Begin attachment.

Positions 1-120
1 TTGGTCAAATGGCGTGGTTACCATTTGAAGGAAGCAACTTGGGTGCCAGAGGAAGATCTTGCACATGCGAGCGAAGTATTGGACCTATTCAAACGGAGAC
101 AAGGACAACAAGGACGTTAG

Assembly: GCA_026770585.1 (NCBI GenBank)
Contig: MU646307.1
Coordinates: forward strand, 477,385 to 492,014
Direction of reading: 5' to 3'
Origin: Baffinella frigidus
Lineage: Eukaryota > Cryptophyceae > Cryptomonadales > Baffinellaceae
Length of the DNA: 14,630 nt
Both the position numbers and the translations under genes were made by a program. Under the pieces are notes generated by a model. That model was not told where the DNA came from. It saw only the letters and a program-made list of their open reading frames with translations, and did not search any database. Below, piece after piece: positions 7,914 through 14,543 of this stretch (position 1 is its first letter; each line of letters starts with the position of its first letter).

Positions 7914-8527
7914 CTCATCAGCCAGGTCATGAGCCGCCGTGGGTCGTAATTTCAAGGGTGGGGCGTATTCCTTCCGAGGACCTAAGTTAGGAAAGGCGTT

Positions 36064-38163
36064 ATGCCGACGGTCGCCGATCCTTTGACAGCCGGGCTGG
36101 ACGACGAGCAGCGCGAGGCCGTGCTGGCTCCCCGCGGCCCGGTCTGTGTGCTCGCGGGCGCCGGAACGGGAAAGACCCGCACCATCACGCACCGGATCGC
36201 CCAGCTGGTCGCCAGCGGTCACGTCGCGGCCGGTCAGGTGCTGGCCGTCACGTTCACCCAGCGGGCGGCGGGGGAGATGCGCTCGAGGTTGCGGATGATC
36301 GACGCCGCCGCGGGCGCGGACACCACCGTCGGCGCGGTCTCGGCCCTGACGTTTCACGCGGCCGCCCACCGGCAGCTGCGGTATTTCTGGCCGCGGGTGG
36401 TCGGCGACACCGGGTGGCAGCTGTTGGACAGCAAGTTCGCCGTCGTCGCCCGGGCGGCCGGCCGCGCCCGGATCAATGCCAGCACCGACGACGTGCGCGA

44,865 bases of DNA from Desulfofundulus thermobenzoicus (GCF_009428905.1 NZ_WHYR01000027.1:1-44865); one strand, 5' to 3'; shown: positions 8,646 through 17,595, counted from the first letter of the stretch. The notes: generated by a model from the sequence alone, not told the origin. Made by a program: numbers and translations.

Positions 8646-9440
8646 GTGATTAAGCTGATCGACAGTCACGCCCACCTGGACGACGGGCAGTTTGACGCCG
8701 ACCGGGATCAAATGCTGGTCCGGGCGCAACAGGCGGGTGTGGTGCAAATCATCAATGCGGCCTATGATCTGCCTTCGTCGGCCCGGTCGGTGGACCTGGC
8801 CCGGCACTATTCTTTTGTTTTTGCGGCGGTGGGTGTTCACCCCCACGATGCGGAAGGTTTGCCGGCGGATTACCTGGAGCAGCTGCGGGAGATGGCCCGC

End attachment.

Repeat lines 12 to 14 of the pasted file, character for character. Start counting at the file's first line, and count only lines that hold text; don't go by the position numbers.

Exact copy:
Positions 7914-8527
7914 CTCATCAGCCAGGTCATGAGCCGCCGTGGGTCGTAATTTCAAGGGTGGGGCGTATTCCTTCCGAGGACCTAAGTTAGGAAAGGCGTT

Positions 36064-38163